Is all this relevant to anyone other than politicians, policy-?makers and CEOs? It’s tempting to dismiss as management-speak statements that we need to “reset our intuition to an era of discontinuity”or that “rear-?view thinking is no longer an option”.
For anyone not expecting to retire from work in the next couple of years though, this is a warning that we can’t expect to be able to base our understanding of the world on past experience, or even on what we know today. It may not be a case of ‘everything you know is wrong’, but if you’re not careful it soon will be.
University of Chicago Press
Seeing Like a Rover: How Robots, Teams and Images Craft Knowledge of Mars
By Janet Vertesi, £24.50, ISBN 9780226155968
The big movie event coming up just before Christmas this year may be set a long time ago in a galaxy far, far away, but anyone interested in a more factual adventure in space that takes place in the not too distant future will be looking forward to seeing how Matt Damon gets on as an astronaut stranded on Mars in the Ridley Scott film based on Andy Weir’s novel ‘The Martian’.
Described as ‘Apollo 13 meets Cast Away’, the story adopts a theme that goes back much further even than speculative science-fiction tales of space exploration to stories of expeditions conquering uncharted parts of the world.
In real life we’ve been sending explorers to Mars for decades now, preparing the way for humans to follow one day.
When Spirit and Opportunity landed over ten years ago their task was an apparently mundane one of soil and rock analysis, but what they also did was to provide us with a host of images giving us an idea of what it would be like to stand on the surface of Mars. Even though it usually looks like the sort of desert expanse found in many places on Earth, the fact that it’s so far away has guaranteed front pages.
In ‘Seeing Like a Rover’, Janet Vertesi explains the complex process that goes into generating the photos we see on newspaper front pages. Even before every image that the Rovers take has been processed, manipulated, and interpreted, there’s hours of negotiation about what they should even be photographing in the first place.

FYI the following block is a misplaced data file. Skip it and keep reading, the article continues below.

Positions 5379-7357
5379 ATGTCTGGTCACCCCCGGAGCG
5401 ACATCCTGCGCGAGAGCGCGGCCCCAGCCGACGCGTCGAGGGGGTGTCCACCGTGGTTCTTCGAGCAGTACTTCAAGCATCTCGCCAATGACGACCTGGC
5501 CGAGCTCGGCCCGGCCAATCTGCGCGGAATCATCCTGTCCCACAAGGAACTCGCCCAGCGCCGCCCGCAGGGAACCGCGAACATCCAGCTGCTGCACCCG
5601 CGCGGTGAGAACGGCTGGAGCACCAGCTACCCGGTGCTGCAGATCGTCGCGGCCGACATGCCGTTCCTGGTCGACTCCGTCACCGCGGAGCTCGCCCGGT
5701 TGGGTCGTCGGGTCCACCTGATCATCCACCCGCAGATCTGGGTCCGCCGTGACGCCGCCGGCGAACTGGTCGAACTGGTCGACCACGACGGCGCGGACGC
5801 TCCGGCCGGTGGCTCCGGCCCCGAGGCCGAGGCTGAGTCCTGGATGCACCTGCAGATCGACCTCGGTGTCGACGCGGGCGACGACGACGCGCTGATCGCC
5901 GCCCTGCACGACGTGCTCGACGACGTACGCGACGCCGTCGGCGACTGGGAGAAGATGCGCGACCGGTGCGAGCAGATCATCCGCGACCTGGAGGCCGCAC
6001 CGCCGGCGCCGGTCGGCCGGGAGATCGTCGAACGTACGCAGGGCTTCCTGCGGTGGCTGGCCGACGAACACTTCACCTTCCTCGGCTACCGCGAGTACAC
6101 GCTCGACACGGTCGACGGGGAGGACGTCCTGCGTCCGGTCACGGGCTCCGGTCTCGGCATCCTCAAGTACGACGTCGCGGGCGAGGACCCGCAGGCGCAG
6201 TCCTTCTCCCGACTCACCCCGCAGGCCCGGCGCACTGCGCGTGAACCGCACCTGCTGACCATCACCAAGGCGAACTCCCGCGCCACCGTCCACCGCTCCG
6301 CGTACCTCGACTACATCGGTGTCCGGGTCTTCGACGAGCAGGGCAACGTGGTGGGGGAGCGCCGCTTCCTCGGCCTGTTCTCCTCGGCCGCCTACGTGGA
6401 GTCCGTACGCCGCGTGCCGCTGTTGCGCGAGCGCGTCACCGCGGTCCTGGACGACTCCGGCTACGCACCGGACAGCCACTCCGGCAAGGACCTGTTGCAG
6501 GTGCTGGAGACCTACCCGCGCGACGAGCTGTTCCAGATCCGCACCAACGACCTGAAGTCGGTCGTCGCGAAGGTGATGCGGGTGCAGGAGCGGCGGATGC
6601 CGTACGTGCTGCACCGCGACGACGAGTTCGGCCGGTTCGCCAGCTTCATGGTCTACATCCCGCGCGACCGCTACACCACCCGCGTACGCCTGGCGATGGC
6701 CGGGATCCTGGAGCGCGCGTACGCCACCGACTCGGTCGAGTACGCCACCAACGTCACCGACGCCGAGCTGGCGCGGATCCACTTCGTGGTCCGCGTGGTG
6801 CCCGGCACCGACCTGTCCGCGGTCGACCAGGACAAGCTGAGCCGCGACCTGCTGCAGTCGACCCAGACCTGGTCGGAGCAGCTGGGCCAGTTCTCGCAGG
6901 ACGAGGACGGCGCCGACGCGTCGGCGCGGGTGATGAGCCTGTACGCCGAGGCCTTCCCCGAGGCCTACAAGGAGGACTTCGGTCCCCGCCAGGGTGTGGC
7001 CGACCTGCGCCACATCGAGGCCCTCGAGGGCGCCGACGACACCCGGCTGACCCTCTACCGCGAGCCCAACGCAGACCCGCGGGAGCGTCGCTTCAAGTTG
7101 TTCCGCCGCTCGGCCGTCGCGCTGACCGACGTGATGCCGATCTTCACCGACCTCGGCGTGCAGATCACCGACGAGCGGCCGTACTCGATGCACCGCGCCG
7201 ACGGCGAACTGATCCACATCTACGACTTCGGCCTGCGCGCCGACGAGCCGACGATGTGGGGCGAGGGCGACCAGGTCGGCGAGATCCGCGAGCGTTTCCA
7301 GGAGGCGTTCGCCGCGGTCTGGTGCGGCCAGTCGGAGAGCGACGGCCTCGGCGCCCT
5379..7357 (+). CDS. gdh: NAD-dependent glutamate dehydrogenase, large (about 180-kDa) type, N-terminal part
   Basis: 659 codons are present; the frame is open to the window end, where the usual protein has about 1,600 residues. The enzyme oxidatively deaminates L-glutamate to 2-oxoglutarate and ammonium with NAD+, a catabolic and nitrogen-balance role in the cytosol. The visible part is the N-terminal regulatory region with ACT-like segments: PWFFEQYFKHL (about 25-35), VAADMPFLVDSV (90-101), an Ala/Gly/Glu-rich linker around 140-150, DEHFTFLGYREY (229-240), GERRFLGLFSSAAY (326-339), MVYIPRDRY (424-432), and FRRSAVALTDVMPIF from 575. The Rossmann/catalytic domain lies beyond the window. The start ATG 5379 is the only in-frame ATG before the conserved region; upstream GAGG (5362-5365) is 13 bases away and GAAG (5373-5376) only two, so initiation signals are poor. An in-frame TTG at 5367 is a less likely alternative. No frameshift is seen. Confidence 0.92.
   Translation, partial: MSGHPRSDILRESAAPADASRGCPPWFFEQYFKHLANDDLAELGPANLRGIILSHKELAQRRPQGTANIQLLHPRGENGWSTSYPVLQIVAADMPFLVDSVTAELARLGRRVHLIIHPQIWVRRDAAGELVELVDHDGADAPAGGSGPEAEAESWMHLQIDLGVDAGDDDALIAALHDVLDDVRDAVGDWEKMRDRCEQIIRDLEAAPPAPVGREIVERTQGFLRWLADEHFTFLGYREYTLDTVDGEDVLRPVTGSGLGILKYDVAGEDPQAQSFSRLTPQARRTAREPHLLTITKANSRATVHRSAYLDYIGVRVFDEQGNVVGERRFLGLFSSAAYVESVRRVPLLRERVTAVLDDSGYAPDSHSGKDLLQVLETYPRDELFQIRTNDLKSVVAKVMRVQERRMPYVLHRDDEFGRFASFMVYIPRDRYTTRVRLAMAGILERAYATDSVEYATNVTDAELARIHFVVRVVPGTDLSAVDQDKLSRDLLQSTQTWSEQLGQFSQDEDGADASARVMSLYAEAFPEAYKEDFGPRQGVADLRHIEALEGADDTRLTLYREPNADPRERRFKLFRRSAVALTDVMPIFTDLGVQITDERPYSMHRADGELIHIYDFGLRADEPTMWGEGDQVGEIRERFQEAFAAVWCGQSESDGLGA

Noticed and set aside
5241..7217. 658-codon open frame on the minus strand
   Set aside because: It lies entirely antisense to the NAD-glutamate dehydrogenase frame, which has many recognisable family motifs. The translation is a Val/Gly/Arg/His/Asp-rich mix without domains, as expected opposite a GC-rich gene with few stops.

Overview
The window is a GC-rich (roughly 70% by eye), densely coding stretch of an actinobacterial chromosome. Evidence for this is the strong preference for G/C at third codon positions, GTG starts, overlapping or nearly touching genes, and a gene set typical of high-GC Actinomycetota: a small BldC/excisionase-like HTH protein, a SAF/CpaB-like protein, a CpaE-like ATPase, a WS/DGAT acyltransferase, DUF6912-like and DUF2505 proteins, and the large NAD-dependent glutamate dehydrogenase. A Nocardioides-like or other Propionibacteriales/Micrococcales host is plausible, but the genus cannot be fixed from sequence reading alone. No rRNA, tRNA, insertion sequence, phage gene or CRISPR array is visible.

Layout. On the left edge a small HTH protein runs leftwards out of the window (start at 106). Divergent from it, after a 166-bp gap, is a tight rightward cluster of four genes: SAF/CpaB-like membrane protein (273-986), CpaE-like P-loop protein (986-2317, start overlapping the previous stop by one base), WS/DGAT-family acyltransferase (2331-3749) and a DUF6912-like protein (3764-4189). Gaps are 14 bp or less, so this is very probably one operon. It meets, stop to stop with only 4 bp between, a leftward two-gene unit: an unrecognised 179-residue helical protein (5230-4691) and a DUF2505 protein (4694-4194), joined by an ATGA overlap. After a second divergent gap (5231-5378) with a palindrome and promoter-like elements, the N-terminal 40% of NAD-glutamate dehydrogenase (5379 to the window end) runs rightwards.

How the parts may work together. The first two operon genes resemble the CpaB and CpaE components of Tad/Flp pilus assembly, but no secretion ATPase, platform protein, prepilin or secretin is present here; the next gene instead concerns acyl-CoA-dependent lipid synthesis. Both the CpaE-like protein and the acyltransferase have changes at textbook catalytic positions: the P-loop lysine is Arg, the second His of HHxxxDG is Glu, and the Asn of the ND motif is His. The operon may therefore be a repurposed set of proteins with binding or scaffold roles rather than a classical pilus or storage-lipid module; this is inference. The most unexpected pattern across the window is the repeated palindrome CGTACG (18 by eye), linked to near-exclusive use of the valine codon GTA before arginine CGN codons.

As if that wasn’t fascinating enough, at the start of last year Nasa reported that the mission focus will move on to searching for evidence of ancient life. If we hadn’t anthropomorphised our robot emissaries enough, they’re now courageous explorers looking to answer one of the big questions.
Vertesi uses a series of events to portray this ‘uncanny intimacy’ that develops between engineers and craft. When a vehicle gets unexpectedly stuck in a sand trap millions of miles away, everyone’s engaged, working almost as hard to free it as they would if it was a human astronaut in trouble.
Ultimately, she explains, this relationship means that every picture taken by the Mars Rovers isn’t merely a picture of the planet’s surface but “a portrait of the whole Rover team, as well”.
The teams running Mars rovers on Earth are poised to temporarily break contact as the two planets enter a period in which they’re separated by the Sun. For around a fortnight the craft will stand motionless. When contact is restored at the end of June it will be less dramatic than if humans were up there, but for those involved it might be almost as nerve-racking.